Since our Land Cruiser can never be completely closed due to the holes in the bodywork and the door rubbers leaving chinks, we keep the cream next to us at night in case some mosquitoes do come in and I don’t succeed in swatting them.

As long as we are outside, we make sure to cover up wearing long pants, long sleeves, socks, and recently we even got a nice Pinewood hat with mosquito netting covering our heads to battle the mosquito onslaughts in Mongolia and Siberia.

Read More About Overlanding in Mongolia

Pinewood hat with mosquito netting

3- Prepare Before Going To Bed

What if you are outside all evening, leaving the doors and windows open for the truck to cool off? The mosquitoes are inside by the time you go to bed, although you can minimize this by using one or two mosquito coils.

This is what we do, especially in malaria-infested areas:

  • We put all of the mosquito screens in place and close the windows and doors.
  • One of us goes inside, holds his/her breath and sprays the inside with mosquito spray as fast as possible and jumps outside. Breathe again.
  • Wait 10 minutes for the spray to kill the malicious buggers.
  • Open the windows, leaving the screens in place, and stay outside for a while longer for the chemical vapors to find their way out and fresh air to blow inside.

This requires time and patience but does work.

mosquito coils, handy in a container

4- Camp along Acidic Waters

Acidic waters are often blissfully free from mosquitoes. In the Amazon region, the black-water rivers are more acidic than the white ones, and camping next to the former will greatly simplify the battle against the little pests.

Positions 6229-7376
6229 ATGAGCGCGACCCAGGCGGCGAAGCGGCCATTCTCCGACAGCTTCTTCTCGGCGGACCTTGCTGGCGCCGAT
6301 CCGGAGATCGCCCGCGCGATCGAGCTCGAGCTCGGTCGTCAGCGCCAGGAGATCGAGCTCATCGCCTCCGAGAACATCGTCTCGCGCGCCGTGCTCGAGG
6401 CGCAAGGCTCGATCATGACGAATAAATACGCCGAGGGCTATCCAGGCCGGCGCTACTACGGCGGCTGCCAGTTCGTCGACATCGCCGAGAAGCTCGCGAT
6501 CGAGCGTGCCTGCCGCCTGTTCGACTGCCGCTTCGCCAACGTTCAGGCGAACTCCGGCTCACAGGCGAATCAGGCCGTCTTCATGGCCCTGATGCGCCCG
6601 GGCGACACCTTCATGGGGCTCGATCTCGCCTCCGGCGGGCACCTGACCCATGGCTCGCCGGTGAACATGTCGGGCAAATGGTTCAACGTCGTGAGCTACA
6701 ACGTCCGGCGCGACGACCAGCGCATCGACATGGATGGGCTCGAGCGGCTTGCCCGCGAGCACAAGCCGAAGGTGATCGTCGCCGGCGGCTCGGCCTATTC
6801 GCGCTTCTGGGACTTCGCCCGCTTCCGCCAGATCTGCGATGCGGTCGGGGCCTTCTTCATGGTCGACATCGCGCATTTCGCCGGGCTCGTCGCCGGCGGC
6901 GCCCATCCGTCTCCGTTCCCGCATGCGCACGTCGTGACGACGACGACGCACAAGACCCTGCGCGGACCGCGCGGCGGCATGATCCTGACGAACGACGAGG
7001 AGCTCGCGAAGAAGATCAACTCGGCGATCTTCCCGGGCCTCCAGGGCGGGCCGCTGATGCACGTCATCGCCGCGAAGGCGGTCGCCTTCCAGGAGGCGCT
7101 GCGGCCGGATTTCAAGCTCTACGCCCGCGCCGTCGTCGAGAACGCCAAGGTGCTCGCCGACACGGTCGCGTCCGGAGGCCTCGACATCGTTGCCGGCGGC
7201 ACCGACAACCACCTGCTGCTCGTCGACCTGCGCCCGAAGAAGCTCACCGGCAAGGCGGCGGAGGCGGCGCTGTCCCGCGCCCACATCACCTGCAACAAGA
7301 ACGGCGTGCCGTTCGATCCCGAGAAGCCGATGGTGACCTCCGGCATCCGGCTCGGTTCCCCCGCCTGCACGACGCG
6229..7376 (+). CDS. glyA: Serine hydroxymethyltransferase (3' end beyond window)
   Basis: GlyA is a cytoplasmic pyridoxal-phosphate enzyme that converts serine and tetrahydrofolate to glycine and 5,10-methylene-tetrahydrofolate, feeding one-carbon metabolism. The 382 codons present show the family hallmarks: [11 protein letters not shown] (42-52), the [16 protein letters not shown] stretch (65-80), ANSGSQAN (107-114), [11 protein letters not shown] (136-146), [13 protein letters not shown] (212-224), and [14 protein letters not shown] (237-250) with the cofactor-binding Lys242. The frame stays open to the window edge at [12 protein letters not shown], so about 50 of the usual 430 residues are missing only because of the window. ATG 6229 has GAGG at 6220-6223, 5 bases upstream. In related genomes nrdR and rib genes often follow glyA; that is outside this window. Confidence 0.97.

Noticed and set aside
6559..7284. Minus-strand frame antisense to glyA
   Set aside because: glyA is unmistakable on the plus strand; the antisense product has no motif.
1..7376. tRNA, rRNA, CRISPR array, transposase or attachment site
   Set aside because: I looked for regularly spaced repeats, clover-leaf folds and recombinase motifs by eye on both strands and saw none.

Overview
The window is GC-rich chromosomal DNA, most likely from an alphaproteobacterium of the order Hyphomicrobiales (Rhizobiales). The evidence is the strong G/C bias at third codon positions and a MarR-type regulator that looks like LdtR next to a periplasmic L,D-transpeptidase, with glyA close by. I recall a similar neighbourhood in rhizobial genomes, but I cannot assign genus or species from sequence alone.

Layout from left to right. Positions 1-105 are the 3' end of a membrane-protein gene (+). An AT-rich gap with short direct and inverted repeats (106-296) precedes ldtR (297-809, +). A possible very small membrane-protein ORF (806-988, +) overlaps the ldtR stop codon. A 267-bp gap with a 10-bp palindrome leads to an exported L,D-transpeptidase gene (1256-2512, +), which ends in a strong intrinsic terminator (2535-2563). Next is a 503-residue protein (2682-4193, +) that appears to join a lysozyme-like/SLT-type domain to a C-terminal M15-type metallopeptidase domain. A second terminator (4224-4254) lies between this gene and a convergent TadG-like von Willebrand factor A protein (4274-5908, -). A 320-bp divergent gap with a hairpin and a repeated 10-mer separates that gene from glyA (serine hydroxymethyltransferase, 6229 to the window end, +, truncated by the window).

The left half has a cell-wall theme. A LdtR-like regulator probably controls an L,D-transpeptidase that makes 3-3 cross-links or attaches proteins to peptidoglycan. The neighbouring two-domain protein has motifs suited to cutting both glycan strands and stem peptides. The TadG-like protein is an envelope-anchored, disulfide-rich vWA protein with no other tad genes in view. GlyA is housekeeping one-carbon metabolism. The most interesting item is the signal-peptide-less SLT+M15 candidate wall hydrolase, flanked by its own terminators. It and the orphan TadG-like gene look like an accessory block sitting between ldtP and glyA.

Read More: Our Best Camp Spots in Siberia and Camping Tips

car mosquito netting - for sleeping

This article was first published on Expedition Portal

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2 thoughts on “Mosquito Battle Plan – Tips for Mosquito Netting to Travel Overland”

  1. Hi,
    I love your tips to battle the mosquitos. Although our bed prepping time (also takes a bit of time) exists out of putting on this travel mosquito-net around the bed and stuffing the excess partly under our mattress once we are inside. We have put simple hooks in strategic places to hang it up. In the morning we put it back in the bag with all the rings together with an elastic so you don’t have to go looking for them. We are very happy with it, now that we found out the best way to hang the big thing in our tiny space.
    We also bought the racket to electrify mosquitos, maybe it helps more to cope with frustration with the tiny creatures that can make our evening a hell 😉

    • Heya Sien,
      Great to hear from you and to learn about how you tackle the mozzie situation. We have been using a similar klamboe for a few months in the beginning of our trip. But soon we came to realise that it was more cumbersome and clumsy. Especially if you want to access things outside the netting. Our limited space in the Land Cruiser might had to do with that. But since we have made our vehicle bug proof with the netting on the windows, we haven’t looked back or looked for a different kind of way to handle the situation.